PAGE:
6.9.8 Worked example 355
6.9.9 Further Laplace transform theorems 357
6.10 Pole-zero methods 359
6.11 Worked example 372
6.12 Pulse and repeated driving functions 375
6.12.1 Pulse response of first order circuits 375
6.12.2 Delayed singularity functions: transforms of
recurrent waveforms 380
6.12.3 Response by the Laplace transform 385
6.13 Worked example 389
t6.!4 Convolution 392
6.14.1 Representation of a function by an impulse train 392
xii Contents
6.14.2 The convolution integral 394
6.14.3 The convolution theorem 401
6.14.4 Worked example 403
6.15 Summary 405
6.16 Problems 408
7 Non-linear circuit analysis
7.1 Introduction: linear and non
-linear elements 418
7.2 Graphical analysis 419
7.3 Small-signal models 425
7.3.1 Non
-linear resistor model 425
7.3.2 Transistor model 426
7.4 Piecewise-linear circuits 428
7.4.1 Piecewise-linear approximation 428
7.4.2 The ideal diode 429
7.4.3 Combinations of resistances and ideal diodes 430
7.4.4 The real diode 437
7.4.5 The Zener diode 437
7.4.6 Analysis of piecewise-linear circuits 440
7.4.7 Worked example 440
7.4.8 Synthesis of piecewise-linear circuits 441
7.4.9 Worked example 443
7.5 Analytical methods 443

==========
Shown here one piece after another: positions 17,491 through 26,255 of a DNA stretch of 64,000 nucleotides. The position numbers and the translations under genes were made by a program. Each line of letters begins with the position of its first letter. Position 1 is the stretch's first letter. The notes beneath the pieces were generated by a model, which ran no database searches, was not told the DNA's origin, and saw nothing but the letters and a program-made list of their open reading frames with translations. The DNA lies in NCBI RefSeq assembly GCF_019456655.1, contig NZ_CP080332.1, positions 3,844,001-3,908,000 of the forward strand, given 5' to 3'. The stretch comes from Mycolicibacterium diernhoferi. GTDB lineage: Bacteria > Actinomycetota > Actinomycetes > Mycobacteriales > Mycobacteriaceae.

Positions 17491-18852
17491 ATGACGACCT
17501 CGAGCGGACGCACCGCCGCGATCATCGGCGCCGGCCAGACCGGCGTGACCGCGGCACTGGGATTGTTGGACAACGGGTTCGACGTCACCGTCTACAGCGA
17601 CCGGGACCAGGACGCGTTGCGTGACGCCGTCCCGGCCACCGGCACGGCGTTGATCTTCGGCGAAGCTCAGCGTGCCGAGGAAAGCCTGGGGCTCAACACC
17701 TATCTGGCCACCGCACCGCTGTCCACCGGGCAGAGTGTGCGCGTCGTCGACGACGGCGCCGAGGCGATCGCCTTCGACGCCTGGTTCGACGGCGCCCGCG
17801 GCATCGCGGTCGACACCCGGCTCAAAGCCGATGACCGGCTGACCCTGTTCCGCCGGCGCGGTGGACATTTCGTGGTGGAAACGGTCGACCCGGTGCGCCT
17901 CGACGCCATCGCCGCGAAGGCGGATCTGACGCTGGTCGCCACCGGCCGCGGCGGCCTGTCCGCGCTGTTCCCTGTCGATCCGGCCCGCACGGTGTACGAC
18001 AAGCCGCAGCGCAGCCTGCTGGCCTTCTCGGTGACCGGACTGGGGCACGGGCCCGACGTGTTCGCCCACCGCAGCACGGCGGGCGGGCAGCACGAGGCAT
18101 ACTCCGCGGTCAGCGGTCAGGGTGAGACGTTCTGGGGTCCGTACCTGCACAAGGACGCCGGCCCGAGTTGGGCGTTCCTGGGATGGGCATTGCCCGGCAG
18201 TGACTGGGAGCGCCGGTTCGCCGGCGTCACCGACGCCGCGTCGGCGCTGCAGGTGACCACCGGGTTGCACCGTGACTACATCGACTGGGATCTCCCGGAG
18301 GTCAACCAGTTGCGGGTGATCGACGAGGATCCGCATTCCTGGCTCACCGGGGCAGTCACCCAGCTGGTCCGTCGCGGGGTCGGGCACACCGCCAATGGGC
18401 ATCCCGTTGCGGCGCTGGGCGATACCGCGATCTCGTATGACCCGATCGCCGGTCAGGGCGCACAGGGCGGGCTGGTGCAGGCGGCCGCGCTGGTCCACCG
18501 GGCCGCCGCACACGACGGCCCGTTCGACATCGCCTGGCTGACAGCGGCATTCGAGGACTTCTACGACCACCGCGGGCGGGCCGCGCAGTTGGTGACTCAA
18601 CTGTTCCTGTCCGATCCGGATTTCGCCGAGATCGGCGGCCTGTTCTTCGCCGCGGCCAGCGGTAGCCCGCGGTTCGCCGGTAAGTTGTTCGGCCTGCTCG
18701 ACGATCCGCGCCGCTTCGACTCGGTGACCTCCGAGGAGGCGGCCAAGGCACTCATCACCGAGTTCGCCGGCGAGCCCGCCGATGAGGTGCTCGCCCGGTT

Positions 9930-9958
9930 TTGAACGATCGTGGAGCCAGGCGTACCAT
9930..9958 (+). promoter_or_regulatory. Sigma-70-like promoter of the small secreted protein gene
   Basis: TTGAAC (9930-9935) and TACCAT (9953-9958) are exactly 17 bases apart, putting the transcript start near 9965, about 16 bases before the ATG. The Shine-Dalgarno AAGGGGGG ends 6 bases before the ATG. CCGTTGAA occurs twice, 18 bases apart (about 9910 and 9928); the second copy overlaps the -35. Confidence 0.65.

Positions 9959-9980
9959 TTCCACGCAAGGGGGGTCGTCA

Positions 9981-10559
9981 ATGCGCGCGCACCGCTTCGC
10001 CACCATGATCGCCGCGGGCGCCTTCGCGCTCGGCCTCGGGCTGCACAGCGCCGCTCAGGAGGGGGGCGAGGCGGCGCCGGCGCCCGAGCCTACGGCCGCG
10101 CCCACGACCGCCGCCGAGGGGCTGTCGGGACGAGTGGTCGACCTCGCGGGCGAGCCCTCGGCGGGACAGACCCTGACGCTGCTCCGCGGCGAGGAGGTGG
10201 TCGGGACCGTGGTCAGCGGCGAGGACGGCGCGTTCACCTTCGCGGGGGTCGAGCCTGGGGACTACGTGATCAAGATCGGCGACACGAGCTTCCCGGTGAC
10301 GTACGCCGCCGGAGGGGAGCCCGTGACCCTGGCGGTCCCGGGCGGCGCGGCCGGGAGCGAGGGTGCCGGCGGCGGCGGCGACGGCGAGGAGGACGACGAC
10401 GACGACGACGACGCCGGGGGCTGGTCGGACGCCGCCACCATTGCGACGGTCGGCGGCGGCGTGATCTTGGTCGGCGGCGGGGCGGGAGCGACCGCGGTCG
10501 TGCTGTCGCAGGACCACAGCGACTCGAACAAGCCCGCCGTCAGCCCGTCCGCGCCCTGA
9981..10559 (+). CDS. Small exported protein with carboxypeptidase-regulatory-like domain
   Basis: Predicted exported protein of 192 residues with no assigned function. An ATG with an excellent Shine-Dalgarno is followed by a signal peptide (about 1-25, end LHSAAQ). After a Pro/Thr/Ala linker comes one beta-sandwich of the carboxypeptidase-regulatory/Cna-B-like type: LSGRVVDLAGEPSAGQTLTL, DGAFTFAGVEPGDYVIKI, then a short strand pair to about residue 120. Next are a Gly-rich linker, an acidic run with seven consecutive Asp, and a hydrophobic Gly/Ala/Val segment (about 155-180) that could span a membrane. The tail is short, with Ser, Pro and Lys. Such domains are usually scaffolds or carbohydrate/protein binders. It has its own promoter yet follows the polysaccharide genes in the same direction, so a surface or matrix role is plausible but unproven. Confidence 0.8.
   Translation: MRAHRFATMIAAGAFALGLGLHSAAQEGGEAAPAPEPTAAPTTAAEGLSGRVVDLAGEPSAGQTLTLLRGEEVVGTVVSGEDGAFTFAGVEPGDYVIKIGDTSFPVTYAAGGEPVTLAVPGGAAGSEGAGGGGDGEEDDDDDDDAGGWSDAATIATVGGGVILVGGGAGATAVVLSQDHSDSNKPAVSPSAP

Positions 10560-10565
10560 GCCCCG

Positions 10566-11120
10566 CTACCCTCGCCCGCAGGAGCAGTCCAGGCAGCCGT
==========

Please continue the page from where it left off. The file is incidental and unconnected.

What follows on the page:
7.6 Rectifier circuits 448
7.6.1 Half
-wave rectifier 448
7.6.2 Worked example 451
7.6.3 Full-wave rectifier 453
7.7 Thyristor circuits 455
7.8 Fourier analysis of periodic waves 460
7.8.1 Fourier expansion 460
7.8.2 Worked example 463
7.8.3 Odd and even functions 466
7.8.4 Worked example 466
7.8.5 Fourier expansion for rectifier output 469
7.8.6 Expansion of functions of time 471
7.8.7 Complex exponential form of Fourier series 471
t7.8.8 Expansions for r.m.s. values and power 474
7.8.9 Summary of formulae 479
t7.9 Filter circuits for rectifiers 481
7.9.1 Inductor 482
7.9.2 L
-scction 484
Contents xiii
7.9.3 Capacitor 484
7.9.4 a-section 486
7.10 Summary 487
7.11 Problems 488
8 Two- port networks
8.1 Introduction 501
8.2 Admittance, impedance and hybrid parameters 503
8.2.2 Impedance parameters 505
8.2.3 Hybrid and inverse hybrid parameters 506
8.3 Equivalent circuits and circuit models 507
8.4 Transmission, inverse transmission and ABCD parameters 511
8.5 Matrix notation 513
8.6 Worked example 514
8.7 Relationships between direct and inverse ABCD parameters 515
8.8 Parameter relationships for it- and T-networks 516
8.9 Worked example 517
8.10 Cascaded two-ports and chain matrices 518
8.11 Worked example 526
t8.12 Series and parallel connections of two-ports 527
t8.13 Worked example 528
t8.14 Iterative and image impedances 530
8.14.1 Iterative impedances 530
8.14.2 Image impedances 531
t8.15 Attenuators 533
+8.16 Worked example 534
t8.l7 Insertion loss 536
+8.18 Worked example 536
8.19 Summary 537
8.20 Problems 538
Appendices
A Units, symbols and abbreviations 542
B The general mesh equations and proofs of the network 545
theorems
C Computer programs 549
D Laplace transform pairs 563
Bibliography